For the first time since March, fans were allowed to attend English Premier League matches today. But not very many fans and not all EPL matches.
England is divided into three categories (tiers) for purposes of the pandemic, with tier 3 being the most seriously affected. No EPL venue falls within tier 1. The 29 venues are equally divided between the other two tiers.
In tier 2 venues, 2,000 fans are now allowed to attend soccer matches. In tier 3 venues, fans are still entirely barred. If there were any stadiums within tier 1, 4,000 fans could attend.
All of London apparently falls in tier 2. Thus, 2,000 fans were allowed to see the home matches of Chelsea (West London) and West Ham (East London). However, in Burnley, about 30 miles from Manchester, no fans were allowed to attend the home team’s draw against Everton. They didn’t miss much.
In London, as I understand it, the lucky 2,000 fans were selected randomly among season ticket holders who were interested in attending. Everyone attending had to agree to certain conditions, including staggered admissions, the taking of their temperature, and the wearing of a face mask at all times.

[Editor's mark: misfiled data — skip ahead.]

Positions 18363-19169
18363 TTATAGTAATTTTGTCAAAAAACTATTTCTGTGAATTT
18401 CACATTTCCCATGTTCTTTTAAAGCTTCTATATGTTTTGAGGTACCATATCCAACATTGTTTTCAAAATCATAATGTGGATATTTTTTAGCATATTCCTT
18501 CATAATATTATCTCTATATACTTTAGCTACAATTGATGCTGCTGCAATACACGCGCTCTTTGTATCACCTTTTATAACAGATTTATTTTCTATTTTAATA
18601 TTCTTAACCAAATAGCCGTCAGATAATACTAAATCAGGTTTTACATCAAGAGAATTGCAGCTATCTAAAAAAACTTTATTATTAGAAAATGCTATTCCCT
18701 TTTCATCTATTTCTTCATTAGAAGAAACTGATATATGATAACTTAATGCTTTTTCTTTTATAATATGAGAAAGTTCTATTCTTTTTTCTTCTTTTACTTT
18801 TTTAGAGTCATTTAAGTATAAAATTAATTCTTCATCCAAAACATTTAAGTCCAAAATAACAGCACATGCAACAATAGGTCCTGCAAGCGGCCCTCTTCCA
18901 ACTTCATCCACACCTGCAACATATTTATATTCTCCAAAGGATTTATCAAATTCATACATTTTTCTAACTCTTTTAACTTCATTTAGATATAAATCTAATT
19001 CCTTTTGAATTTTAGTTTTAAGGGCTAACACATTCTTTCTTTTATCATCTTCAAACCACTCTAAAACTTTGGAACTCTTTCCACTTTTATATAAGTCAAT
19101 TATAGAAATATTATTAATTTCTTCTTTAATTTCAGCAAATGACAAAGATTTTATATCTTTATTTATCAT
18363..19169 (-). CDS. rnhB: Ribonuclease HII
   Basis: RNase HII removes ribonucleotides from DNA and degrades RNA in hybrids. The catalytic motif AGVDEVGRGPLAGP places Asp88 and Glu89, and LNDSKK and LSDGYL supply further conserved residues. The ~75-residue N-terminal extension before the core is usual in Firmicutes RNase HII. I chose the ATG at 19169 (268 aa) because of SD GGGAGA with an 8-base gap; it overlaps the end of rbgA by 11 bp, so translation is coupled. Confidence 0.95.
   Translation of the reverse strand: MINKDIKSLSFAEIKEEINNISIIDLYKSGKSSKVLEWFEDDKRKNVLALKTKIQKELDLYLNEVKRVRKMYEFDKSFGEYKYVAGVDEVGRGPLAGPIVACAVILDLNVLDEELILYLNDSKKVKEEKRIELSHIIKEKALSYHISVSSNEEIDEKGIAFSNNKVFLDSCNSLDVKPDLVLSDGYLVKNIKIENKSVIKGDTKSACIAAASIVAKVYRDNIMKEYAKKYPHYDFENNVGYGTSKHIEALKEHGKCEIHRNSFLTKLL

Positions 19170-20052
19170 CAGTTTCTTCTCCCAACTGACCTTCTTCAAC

However, when the cameras panned the crowd at the London Stadium, where West Ham plays, compliance with the mask wearing requirement was not robust. To be fair, it’s questionable whether mask wearing outdoors provides any extra protection against the virus.
I was surprised that at the West Ham match, the crowd was not more heavily dispersed. Fans seemed to be clustered disproportionately in the Billy Bonds stand, named after the legendary Hammers defender of (mainly) the 1970s.
The London Stadium is cavernous and the Hammers lost 1-3 to Manchester United. Thus, I didn’t hear as much noise from the crowd as I expected. Hammers fans did sing their trademark song “I’m forever blowing bubbles” with some gusto, however.
The Chelsea crowd made plenty of noise and the broadcast picked it. One could really tell how much these fans missed watching live football, as they roared their team to a 3-1 victory over Leeds United.
Liverpool falls within tier 2. This means that 2,000 fans will be allowed into Goodison Park for Everton’s next home match, a week from today against mighty Chelsea.
If we don’t improve our play, there might be some booing of the home team by the end of the match. I heard there was at some venues in England’s lower divisions this week. I assume that booing poor play by the home team is part of what fans have missed for all of these months.